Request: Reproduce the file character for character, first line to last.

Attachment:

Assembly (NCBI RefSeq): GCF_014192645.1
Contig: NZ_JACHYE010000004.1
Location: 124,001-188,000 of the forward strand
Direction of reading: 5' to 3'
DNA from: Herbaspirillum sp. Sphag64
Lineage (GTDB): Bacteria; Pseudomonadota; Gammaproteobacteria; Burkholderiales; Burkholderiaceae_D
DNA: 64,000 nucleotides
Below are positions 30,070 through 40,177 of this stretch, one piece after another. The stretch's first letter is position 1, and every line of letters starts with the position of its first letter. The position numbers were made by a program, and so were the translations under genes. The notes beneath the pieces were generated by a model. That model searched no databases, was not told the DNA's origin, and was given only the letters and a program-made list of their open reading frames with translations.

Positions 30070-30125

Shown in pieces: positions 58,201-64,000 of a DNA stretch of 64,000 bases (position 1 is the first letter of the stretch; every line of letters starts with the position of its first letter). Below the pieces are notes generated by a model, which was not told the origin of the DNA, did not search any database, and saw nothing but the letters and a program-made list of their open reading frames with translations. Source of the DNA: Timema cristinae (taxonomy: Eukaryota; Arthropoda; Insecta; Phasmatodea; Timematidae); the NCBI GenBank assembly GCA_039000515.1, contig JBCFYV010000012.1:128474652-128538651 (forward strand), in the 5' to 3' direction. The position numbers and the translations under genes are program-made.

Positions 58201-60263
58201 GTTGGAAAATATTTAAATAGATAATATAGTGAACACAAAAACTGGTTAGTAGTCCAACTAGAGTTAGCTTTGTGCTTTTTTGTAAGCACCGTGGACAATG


Assembly (NCBI RefSeq): GCF_014192645.1
Contig: NZ_JACHYE010000004.1
Location: 124,001-188,000 of the forward strand
Direction of reading: 5' to 3'
DNA from: Herbaspirillum sp. Sphag64
Lineage (GTDB): Bacteria; Pseudomonadota; Gammaproteobacteria; Burkholderiales; Burkholderiaceae_D
DNA: 64,000 nucleotides
Below are positions 30,070 through 40,177 of this stretch, one piece after another. The stretch's first letter is position 1, and every line of letters starts with the position of its first letter. The position numbers were made by a program, and so were the translations under genes. The notes beneath the pieces were generated by a model. That model searched no databases, was not told the DNA's origin, and was given only the letters and a program-made list of their open reading frames with translations.

Positions 30070-30125

Shown in pieces: positions 58,201-64,000 of a DNA stretch of 64,000 bases (position 1 is the first letter of the stretch; every line of letters starts with the position of its first letter). Below the pieces are notes generated by a model, which was not told the origin of the DNA, did not search any database, and saw nothing but the letters and a program-made list of their open reading frames with translations. Source of the DNA: Timema cristinae (taxonomy: Eukaryota; Arthropoda; Insecta; Phasmatodea; Timematidae); the NCBI GenBank assembly GCA_039000515.1, contig JBCFYV010000012.1:128474652-128538651 (forward strand), in the 5' to 3' direction. The position numbers and the translations under genes are program-made.

Positions 58201-60263
58201 GTTGGAAAATATTTAAATAGATAATATAGTGAACACAAAAACTGGTTAGTAGTCCAACTAGAGTTAGCTTTGTGCTTTTTTGTAAGCACCGTGGACAATG